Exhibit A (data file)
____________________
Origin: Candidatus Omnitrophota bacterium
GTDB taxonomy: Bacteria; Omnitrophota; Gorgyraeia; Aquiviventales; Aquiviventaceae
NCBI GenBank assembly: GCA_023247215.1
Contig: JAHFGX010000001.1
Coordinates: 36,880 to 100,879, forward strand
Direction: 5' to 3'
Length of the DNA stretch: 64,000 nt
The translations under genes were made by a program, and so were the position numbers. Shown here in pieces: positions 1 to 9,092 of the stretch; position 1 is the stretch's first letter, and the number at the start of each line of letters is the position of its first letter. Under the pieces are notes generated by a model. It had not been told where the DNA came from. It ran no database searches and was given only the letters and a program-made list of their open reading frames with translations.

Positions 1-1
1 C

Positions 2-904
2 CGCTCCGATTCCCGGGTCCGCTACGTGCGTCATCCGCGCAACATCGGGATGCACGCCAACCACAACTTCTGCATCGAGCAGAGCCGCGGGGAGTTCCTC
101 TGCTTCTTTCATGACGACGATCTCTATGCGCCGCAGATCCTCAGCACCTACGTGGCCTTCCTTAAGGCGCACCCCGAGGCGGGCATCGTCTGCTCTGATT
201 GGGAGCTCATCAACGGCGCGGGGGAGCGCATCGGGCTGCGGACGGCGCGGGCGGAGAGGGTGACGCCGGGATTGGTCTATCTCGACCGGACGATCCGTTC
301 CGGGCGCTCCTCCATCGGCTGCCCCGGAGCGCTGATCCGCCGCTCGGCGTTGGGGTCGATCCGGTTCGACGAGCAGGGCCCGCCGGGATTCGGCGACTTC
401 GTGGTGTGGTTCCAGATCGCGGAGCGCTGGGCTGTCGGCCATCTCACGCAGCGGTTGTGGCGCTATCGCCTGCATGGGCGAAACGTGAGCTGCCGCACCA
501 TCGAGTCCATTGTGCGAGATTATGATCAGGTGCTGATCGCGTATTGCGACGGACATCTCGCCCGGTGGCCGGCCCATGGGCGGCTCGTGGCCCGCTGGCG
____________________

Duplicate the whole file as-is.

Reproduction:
Origin: Candidatus Omnitrophota bacterium
GTDB taxonomy: Bacteria; Omnitrophota; Gorgyraeia; Aquiviventales; Aquiviventaceae
NCBI GenBank assembly: GCA_023247215.1
Contig: JAHFGX010000001.1
Coordinates: 36,880 to 100,879, forward strand
Direction: 5' to 3'
Length of the DNA stretch: 64,000 nt
The translations under genes were made by a program, and so were the position numbers. Shown here in pieces: positions 1 to 9,092 of the stretch; position 1 is the stretch's first letter, and the number at the start of each line of letters is the position of its first letter. Under the pieces are notes generated by a model. It had not been told where the DNA came from. It ran no database searches and was given only the letters and a program-made list of their open reading frames with translations.

Positions 1-1
1 C

Positions 2-904
2 CGCTCCGATTCCCGGGTCCGCTACGTGCGTCATCCGCGCAACATCGGGATGCACGCCAACCACAACTTCTGCATCGAGCAGAGCCGCGGGGAGTTCCTC
101 TGCTTCTTTCATGACGACGATCTCTATGCGCCGCAGATCCTCAGCACCTACGTGGCCTTCCTTAAGGCGCACCCCGAGGCGGGCATCGTCTGCTCTGATT
201 GGGAGCTCATCAACGGCGCGGGGGAGCGCATCGGGCTGCGGACGGCGCGGGCGGAGAGGGTGACGCCGGGATTGGTCTATCTCGACCGGACGATCCGTTC
301 CGGGCGCTCCTCCATCGGCTGCCCCGGAGCGCTGATCCGCCGCTCGGCGTTGGGGTCGATCCGGTTCGACGAGCAGGGCCCGCCGGGATTCGGCGACTTC
401 GTGGTGTGGTTCCAGATCGCGGAGCGCTGGGCTGTCGGCCATCTCACGCAGCGGTTGTGGCGCTATCGCCTGCATGGGCGAAACGTGAGCTGCCGCACCA
501 TCGAGTCCATTGTGCGAGATTATGATCAGGTGCTGATCGCGTATTGCGACGGACATCTCGCCCGGTGGCCGGCCCATGGGCGGCTCGTGGCCCGCTGGCG